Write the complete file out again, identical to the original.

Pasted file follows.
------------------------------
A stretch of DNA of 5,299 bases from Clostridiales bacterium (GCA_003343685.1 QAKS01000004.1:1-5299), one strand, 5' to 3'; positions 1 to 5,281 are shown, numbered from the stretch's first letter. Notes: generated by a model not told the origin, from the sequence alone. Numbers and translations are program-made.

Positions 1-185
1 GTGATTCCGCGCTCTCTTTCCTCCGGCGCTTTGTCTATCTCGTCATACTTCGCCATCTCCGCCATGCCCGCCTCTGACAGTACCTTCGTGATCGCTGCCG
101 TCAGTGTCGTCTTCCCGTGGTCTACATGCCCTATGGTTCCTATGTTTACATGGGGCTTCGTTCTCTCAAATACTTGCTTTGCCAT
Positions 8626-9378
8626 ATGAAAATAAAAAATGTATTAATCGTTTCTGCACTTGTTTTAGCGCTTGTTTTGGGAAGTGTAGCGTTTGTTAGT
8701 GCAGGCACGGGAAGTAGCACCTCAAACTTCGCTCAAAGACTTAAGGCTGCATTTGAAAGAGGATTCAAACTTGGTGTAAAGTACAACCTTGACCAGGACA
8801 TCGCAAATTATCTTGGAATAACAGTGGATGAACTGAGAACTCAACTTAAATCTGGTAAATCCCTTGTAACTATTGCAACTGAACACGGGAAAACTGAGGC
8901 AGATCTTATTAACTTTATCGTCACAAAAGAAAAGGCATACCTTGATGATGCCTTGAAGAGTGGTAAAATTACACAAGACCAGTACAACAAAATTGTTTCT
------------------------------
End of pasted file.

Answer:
A stretch of DNA of 5,299 bases from Clostridiales bacterium (GCA_003343685.1 QAKS01000004.1:1-5299), one strand, 5' to 3'; positions 1 to 5,281 are shown, numbered from the stretch's first letter. Notes: generated by a model not told the origin, from the sequence alone. Numbers and translations are program-made.

Positions 1-185
1 GTGATTCCGCGCTCTCTTTCCTCCGGCGCTTTGTCTATCTCGTCATACTTCGCCATCTCCGCCATGCCCGCCTCTGACAGTACCTTCGTGATCGCTGCCG
101 TCAGTGTCGTCTTCCCGTGGTCTACATGCCCTATGGTTCCTATGTTTACATGGGGCTTCGTTCTCTCAAATACTTGCTTTGCCAT
Positions 8626-9378
8626 ATGAAAATAAAAAATGTATTAATCGTTTCTGCACTTGTTTTAGCGCTTGTTTTGGGAAGTGTAGCGTTTGTTAGT
8701 GCAGGCACGGGAAGTAGCACCTCAAACTTCGCTCAAAGACTTAAGGCTGCATTTGAAAGAGGATTCAAACTTGGTGTAAAGTACAACCTTGACCAGGACA
8801 TCGCAAATTATCTTGGAATAACAGTGGATGAACTGAGAACTCAACTTAAATCTGGTAAATCCCTTGTAACTATTGCAACTGAACACGGGAAAACTGAGGC
8901 AGATCTTATTAACTTTATCGTCACAAAAGAAAAGGCATACCTTGATGATGCCTTGAAGAGTGGTAAAATTACACAAGACCAGTACAACAAAATTGTTTCT